Learn More

Try out the world’s first micro-repo!

Learn More

React 19: A Comprehensive Guide to the Latest Features and Updates

React 19: A Comprehensive Guide to the Latest Features and Updates
A Comprehensive Guide to React 19.

As the most popular JavaScript framework, each React version continually rolls out improvements and new features to further improve web development. Some features in React 18 included automatic batching, new server-side rendering APIs, a new strict mode, and more. The current React version, React 19, was announced at the React Conf 2024 and debuts exciting features including the open-source React Compiler.

In this blog post, we'll dive into the exciting features of the newly released React 19.

Exploring the Key Features of React 19

Are you excited to get acquainted with the new features and start using them? Let’s take a closer look at the major new features of the latest version of React.

React Compiler

One of the major talking points at React Conf 2024 was the release of the open-source React Compiler which further optimizes your code and improves app performance. The compiler translates your React code into JavaScript and handles component rendering and state change in your UI, eliminating the need to use hooks like usecallBack and useMemo. Another interesting feature is that it automatically optimizes your components according to their requirements. You can get started with the new React compiler by following the steps below:

1. Install the Babel plugin, which the Reactjs Compiler powers::

npm install babel-plugin-react-compiler

2. After babel-plugin-react-compiler runs, configure your babel config file:

// babel.config.js
const ReactCompilerConfig = { /* ... */ };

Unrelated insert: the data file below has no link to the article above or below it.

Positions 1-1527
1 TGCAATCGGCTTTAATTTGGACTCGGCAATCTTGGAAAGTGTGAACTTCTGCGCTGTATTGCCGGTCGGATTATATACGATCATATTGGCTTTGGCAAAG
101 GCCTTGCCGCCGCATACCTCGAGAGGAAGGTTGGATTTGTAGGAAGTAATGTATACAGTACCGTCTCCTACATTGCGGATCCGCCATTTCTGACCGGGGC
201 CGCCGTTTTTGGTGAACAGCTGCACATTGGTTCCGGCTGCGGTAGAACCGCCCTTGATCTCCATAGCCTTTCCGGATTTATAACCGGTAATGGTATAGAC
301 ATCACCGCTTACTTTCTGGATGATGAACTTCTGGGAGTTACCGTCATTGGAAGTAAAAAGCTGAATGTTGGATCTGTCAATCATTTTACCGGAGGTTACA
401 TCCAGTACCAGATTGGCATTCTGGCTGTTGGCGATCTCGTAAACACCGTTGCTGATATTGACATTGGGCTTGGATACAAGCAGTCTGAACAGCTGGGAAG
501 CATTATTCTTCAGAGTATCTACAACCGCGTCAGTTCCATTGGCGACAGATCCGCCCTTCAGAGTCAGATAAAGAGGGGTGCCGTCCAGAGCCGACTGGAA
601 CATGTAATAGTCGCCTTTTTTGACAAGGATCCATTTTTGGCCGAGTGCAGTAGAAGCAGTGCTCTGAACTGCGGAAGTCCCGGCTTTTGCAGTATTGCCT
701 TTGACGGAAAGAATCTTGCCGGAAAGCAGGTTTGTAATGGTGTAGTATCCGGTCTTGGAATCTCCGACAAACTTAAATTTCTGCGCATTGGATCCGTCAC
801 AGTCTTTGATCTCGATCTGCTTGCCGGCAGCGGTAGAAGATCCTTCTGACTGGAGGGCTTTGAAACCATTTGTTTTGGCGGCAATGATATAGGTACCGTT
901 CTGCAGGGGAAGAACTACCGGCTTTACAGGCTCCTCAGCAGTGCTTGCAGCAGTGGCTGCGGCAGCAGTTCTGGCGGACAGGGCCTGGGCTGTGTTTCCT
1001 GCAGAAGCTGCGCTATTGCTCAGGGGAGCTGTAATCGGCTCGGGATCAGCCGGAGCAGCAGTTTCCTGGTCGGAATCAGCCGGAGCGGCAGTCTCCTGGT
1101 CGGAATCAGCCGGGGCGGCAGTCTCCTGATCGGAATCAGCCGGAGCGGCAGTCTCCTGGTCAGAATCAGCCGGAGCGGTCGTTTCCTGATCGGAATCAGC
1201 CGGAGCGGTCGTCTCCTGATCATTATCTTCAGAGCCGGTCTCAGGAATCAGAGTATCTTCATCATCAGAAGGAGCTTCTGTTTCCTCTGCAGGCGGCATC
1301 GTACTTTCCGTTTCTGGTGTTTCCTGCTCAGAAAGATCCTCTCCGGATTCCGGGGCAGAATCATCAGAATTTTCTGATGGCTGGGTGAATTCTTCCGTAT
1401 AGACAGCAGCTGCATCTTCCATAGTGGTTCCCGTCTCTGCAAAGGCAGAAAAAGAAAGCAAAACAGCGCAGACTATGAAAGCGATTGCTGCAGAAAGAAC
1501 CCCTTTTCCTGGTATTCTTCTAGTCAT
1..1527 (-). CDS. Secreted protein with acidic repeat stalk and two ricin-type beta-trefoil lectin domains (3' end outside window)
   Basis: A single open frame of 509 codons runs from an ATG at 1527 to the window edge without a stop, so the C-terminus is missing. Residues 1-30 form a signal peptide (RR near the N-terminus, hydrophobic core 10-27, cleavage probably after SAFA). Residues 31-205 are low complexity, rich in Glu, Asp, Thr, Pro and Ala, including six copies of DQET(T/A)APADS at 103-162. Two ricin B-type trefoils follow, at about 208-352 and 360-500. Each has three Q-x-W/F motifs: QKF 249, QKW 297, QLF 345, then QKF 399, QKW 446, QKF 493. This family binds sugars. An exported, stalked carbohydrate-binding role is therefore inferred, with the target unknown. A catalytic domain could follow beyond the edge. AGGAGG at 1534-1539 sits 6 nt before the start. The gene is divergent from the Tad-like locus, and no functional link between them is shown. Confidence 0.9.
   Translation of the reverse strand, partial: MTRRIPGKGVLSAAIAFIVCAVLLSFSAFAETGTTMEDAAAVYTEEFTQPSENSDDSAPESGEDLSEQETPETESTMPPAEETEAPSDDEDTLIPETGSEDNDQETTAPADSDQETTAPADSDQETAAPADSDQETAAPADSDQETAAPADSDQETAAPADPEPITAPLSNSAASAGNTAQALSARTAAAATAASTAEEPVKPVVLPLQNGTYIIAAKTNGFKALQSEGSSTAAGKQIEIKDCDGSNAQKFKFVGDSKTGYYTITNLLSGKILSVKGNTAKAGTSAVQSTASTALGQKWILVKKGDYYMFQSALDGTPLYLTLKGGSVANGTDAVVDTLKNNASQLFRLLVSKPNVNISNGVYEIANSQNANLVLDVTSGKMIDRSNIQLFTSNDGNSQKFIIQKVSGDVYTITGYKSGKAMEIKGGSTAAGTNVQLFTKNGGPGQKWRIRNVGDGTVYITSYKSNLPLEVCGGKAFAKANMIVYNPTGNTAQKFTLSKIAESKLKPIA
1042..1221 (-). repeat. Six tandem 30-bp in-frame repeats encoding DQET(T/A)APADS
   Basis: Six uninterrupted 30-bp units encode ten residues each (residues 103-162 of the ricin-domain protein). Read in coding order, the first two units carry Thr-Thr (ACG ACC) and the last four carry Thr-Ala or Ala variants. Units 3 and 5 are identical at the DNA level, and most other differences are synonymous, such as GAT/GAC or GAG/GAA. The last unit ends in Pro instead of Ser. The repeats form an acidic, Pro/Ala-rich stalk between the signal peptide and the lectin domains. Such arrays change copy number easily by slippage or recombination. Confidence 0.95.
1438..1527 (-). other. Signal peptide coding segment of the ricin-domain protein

module.exports = function () {
return {
plugins: [
['babel-plugin-react-compiler', ReactCompilerConfig],
// ...

To use the React compiler on existing projects, you should start by running the compiler on a set of directories and then proceeding to scale. Here’s a snippet to help you do that:

const ReactCompilerConfig = {
sources: (filename) => {
return filename.indexOf('src/path/to/dir') !== -1;

The compiler then works only on the React code in the specified directory.

React Server Components

This Reactjs version also includes React Server Components, so you can easily render components on the server. If you’re familiar with Next.js, whose components are server components by default, this is the same idea. Server components have advantages such as faster page load time, better SEO optimization, and overall better performance.

React 19 now offers the flexibility of using server components directly in your application. Similar to how you would use a client component in Next.js by specifying “use client” on the first line of the component, you can also use server components in React by specifying “use server”. Here’s an example of how this is done:

"use server"
export async function getData() {
const res = await fetch('https://jsonplaceholder.typicode.com/posts');
return res.json();

Save this code

Since we explicitly set this to be a server component using “use server”, this component will run only on the server, thereby increasing the app’s performance.


Actions in React v19 provide a new and efficient way to handle state and data mutation updates in your application. This will be a game-changer when working with forms that require state changes in response to the user’s input. By using the useActionState hook, you can automatically handle errors, submit actions, and manage pending states during data fetching. Here’s an example that handles the various state changes of a user updating their email on a form:

function ChangeEmail({ email, setEmail }) {
const [state, submitAction, isPending, error] = useActionState(
async (previousState, formData) => {
const error = await updateEmail(formData.get("email"));
if (error) {
return error;
return null;

<form onSubmit={submitAction>
<input type="email" name="email" defaultValue={state} />
<button type="submit" disabled={isPending}>
{isPending ? "Updating..." : "Update"}
{error && <p>{error}</p>}

Save this code

In the React code snippet sample above, we see how the useActionState handles the current state, submit action, pending state, and an error without explicitly, seperately handling the actions of these various states.

Document Metadata